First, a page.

Outside, a few of the local diehards have gathered to watch training. Tom Creedon, captain and the provider of 1-1 in the Mid Cork triumph of 1985, has cycled down and is easily picked out by his high-visibility jacket.
Present-day captain Patrick O’Riordan, having stayed back in the clubhouse to chat with Niall McCarthy, jogs out to join his team-mates. He won’t be starting this weekend. Introduced as a “token substitution” in the closing minutes of games where they have been comfortable, his season was effectively ended when incurring knee ligament damage in a league game against Kilmichael earlier this season.
He’s one of three O’Riordan brothers on the panel. Throw in the McSweeney brothers, Ger and Finbarr, the O’Learys, Sean and Barry, the Jones’, Kevin and Chris, the Murphys, Barry and Brian, and the Hourihanes, Kevin and David, and you get the sense of unity which defines this squad.
“There is a togetherness in this team. It is unbelievable and I have never experienced it before,” insists panellist and club secretary Ger McSweeney.
He, along with goalkeeper Jamie Cronin, is now in his 18th season donning the red and white at junior level.
“Jamie and I sat together in the dressing room in Ballingeary in 1998 when we both started our first championship game for the juniors against Kilnamartyra. We would have a few pints around Christmas each year and we ask each other will we go back for one more. It is a good laugh, it keeps us young. We have seen the bad years. You could say we have played with better, more talented teams, but there is something different about this team. We can have the craic at training, while still putting it in. Before, there were cliques, as you would get in every team. But the spirit in this team is so strong.” That togetherness is also reflected in the wider parish, according to McSweeney. He sees no separation between club and community. Take the four-day Inchigeelagh festival as a case in point. Revived in 2010, the mid-August event draws around €15,000 into the club coffers each year.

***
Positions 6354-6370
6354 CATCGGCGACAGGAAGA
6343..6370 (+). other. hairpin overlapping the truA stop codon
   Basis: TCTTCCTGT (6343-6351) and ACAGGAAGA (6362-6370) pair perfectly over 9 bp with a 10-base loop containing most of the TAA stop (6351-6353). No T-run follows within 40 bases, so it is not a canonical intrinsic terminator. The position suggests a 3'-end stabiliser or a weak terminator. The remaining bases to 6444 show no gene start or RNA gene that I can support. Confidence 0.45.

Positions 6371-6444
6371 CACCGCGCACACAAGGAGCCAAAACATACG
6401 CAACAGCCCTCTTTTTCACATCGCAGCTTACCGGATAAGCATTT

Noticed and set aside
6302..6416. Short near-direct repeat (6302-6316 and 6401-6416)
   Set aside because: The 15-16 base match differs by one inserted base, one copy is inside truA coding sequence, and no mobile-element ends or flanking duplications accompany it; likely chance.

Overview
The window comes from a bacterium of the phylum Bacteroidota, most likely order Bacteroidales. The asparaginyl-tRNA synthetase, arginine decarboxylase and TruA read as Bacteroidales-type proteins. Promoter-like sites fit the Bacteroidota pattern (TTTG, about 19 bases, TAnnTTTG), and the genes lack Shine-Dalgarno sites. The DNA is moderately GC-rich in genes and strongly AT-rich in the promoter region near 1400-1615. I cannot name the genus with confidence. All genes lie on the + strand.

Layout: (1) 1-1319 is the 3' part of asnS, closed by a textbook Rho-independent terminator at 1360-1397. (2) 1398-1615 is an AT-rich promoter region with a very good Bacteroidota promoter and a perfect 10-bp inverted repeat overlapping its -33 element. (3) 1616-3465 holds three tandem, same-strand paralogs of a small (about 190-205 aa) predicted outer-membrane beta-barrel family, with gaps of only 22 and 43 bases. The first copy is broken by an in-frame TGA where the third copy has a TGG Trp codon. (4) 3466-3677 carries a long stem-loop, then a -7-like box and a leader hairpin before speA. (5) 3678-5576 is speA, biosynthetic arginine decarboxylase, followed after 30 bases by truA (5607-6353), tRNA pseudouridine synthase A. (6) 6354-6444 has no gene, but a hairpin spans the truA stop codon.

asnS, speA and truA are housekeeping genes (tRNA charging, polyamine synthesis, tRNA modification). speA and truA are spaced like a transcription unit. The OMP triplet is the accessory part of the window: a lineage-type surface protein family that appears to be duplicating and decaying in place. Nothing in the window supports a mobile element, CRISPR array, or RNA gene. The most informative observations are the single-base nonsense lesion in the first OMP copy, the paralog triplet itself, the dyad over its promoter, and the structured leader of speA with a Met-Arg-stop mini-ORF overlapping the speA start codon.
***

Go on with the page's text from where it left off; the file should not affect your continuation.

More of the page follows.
“For this year’s festival, I was in charge of managing the volunteers, in charge of who does the stewarding, who helps in bars and who does other jobs. Over three nights, we had 110 volunteers and they were all local. My sister helped out, everyone’s mother and father on the team helped out. Everyone is contributing to the club, to the community. My best feeling ever, and I am sure most of the lads will agree, was coming off the field above in Mourneabbey after winning the semi-final replay against Ballyclough. We warmed down at the far end of the pitch and there is a long walk back to the dressing room. Our supporters waited for us on the banks and they clapped us back into the dressing room. It was the best feeling ever. We had no cup, no silverware. That was the first time that the community was at one. It was incredible.
“Sure, a few of them got together in the Briar Rose pub last Sunday night and wrote a song for tomorrow. Hopefully it will be heard on the way back to Inchigeelagh.”
Cork JAFC final: Bandon v Uibh Laoire, Páirc Uí Rinn, 1.30pm.